Need any and all info on a Jet 1240 P '78 era lathe.
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  1. #1
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    Default Need any and all info on a Jet 1240 P '78 era lathe.

    Buying this 1240 P Jet "1978"year model for $1600.00 with very few tools.Looks good in pictures will see in person this week.If in good usable condition should it be worth the price and is it hard to get parts for?Please email me at [email protected] with all info on this machine good or bad.Thank you all
    Last edited by ctsmoky; 06-25-2012 at 04:52 AM. Reason: missing info

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    Counting down
    10,9,8,7,Etc

    Davycrocket

  3. #3
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    I had a Jet 10x24" lathe. It was a decent machine for home shop. I HATED dealing with the Jet organization in Washington state. The idiots wouldn't take Visa. It took me 19 days to send a check,get it cleared,and get my $2.00 motor switch for $20.00. Should have sent a money order. The parts guy was a real prick. What international company CAN'T take VISA?? This was in the early 1980's.

    I vowed to never own another Jet.

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    The visa thingy is still common in some industries gwilson. A lot of credit card companies charge up to 3 percent of the sale. Its a heavy hit on a 9 percent margin. Most people would be horrified to learn what the banks and credit cards actually add to the price of goods and most of it gets worked in and hidden at the retail end so you never do see it. I buy a lot of taps and dies at a local oilfield supply. They can get me anything within 24 hours and its 30 to 50 percent cheaper than Acklands. They don't take personal cheques, or any plastic and they take cash under protest and you have to set up an account and pay by PO if you don't want to get snarled at.

  5. #5
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    Since the early 80's was 30 years ago, it would make sense that a few things have changed since then.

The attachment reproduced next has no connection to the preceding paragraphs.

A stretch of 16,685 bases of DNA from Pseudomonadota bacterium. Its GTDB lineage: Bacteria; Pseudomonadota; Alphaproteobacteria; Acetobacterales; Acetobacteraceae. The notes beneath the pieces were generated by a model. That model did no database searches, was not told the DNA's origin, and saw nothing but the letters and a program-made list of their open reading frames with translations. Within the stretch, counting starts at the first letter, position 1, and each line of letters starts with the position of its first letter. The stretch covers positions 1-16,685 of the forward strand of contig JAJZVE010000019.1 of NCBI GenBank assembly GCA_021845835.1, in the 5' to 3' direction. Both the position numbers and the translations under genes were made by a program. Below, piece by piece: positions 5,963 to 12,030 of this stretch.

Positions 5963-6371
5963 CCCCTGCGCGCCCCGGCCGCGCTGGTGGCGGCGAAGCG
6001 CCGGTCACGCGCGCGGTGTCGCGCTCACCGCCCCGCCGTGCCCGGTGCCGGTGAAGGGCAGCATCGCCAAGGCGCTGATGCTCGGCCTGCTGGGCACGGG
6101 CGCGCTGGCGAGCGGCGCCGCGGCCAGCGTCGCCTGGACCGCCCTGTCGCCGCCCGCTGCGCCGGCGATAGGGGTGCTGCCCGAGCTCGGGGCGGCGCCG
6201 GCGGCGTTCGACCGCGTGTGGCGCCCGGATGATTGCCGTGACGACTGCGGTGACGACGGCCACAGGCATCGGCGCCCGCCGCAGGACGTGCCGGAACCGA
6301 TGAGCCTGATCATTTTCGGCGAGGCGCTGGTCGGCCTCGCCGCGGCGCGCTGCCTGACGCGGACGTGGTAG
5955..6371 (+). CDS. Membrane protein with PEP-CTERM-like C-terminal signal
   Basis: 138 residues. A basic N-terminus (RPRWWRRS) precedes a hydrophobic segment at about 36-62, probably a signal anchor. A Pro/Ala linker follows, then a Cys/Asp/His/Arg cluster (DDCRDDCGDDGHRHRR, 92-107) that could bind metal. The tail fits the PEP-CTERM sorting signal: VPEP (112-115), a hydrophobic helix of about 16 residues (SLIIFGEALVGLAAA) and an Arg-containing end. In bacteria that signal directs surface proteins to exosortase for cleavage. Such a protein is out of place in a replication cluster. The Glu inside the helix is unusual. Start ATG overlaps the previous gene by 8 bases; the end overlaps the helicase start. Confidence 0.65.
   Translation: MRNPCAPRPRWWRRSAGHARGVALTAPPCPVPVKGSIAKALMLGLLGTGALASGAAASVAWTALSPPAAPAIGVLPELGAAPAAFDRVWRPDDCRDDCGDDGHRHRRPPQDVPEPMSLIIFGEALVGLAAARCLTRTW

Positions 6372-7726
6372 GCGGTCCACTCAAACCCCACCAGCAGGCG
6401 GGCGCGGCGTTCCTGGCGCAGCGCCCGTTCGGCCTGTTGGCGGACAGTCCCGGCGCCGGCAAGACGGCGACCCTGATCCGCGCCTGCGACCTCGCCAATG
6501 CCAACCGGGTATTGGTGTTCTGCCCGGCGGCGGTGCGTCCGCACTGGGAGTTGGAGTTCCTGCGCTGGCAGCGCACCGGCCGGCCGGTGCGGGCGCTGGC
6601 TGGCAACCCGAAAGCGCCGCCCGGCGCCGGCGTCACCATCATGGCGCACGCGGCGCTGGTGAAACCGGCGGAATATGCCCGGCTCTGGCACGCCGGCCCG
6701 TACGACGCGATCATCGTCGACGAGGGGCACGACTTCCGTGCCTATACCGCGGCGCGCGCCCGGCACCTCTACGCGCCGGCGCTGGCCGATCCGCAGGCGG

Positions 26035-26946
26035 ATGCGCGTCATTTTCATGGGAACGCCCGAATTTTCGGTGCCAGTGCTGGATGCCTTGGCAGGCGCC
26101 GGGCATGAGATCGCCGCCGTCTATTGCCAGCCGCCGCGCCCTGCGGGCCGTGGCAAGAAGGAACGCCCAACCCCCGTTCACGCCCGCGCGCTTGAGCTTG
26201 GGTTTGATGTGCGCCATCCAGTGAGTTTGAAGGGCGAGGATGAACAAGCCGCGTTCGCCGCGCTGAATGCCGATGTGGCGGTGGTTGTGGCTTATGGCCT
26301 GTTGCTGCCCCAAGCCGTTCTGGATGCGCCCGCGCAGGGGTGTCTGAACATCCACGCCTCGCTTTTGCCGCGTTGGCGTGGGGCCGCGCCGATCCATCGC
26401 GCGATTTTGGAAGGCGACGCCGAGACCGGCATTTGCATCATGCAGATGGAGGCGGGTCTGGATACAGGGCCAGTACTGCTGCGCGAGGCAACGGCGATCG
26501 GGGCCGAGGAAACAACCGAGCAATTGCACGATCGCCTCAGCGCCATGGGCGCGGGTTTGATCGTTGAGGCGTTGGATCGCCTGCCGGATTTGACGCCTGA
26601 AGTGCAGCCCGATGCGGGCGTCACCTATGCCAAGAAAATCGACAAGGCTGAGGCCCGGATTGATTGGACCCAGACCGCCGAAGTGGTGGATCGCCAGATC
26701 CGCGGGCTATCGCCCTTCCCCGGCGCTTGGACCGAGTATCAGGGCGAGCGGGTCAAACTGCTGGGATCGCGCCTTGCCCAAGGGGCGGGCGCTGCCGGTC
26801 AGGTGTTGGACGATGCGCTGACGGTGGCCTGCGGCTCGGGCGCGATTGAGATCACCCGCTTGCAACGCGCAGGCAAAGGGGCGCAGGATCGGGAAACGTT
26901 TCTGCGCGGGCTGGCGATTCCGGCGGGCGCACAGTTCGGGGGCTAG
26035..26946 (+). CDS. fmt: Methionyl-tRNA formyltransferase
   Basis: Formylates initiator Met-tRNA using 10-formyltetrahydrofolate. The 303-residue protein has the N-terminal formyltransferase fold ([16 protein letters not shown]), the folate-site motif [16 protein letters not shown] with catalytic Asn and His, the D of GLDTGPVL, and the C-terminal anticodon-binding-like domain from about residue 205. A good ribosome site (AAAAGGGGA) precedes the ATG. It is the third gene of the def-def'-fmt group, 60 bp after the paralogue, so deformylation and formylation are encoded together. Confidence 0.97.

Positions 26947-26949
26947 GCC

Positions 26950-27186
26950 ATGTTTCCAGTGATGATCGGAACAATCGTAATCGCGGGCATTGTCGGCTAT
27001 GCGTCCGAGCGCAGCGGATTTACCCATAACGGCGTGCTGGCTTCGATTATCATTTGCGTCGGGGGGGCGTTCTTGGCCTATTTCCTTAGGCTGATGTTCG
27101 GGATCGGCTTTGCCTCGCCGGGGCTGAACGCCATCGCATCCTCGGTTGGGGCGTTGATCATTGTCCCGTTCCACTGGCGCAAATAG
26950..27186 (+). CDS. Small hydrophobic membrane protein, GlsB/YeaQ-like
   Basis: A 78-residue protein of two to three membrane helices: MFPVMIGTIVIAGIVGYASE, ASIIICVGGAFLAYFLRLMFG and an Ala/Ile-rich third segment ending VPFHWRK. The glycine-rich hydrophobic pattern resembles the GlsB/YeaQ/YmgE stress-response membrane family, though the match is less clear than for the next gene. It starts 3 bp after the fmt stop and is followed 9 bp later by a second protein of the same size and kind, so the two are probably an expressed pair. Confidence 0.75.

Jet was bought by Walter Meier, a huge Swiss conglomerate, in the early 80's. They moved the warehousing and administration to Tennessee, after they bought Wilton and Powermatic, and, for a good 20 years now, they have, indeed, taken credit cards for parts.

    But when it comes to this lathe, you should call up Jet (not email) and ASK THEM if parts are available. Due to the oddball nature of Jet's history, some machines are, indeed, orphans, with no parts available, and others are fully supported. Jet started out as a Tacoma Washington scrapyard, importing japanese and korean lifting gear like come-alongs, and, until Meier bought them, they sourced small quantities of tools form all over the world- there were Jet lathes from Korea, Taiwan, Japan, and Spain, that I know of, along with other tools from other countries. Many of these older tools are not even remembered by Jet.

  6. #6
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    30 years ago wasn't the fricking stone age. Everyone else took Visa. Since I was a repeat customer,I didn't appreciate the way the asshole parts guy treated me. I spoke to the President(Mrs.Lion,I think) she seemed nice,but all she did was hand me back over to the asshole.

  7. #7
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    I got you beat, George, I am still pissed off at General Motors for that crappy transmission they put in my 1954 GMC pickup. It was a hydramatic 4 speed adapted from Cadillac, and it sucked. And my fries were cold once at McDonalds...
    My work shirts have "old fart" embroidered above the pocket, in red script, no shit. Us Grumpy old men gotta stick together. Because nobody else wants us around.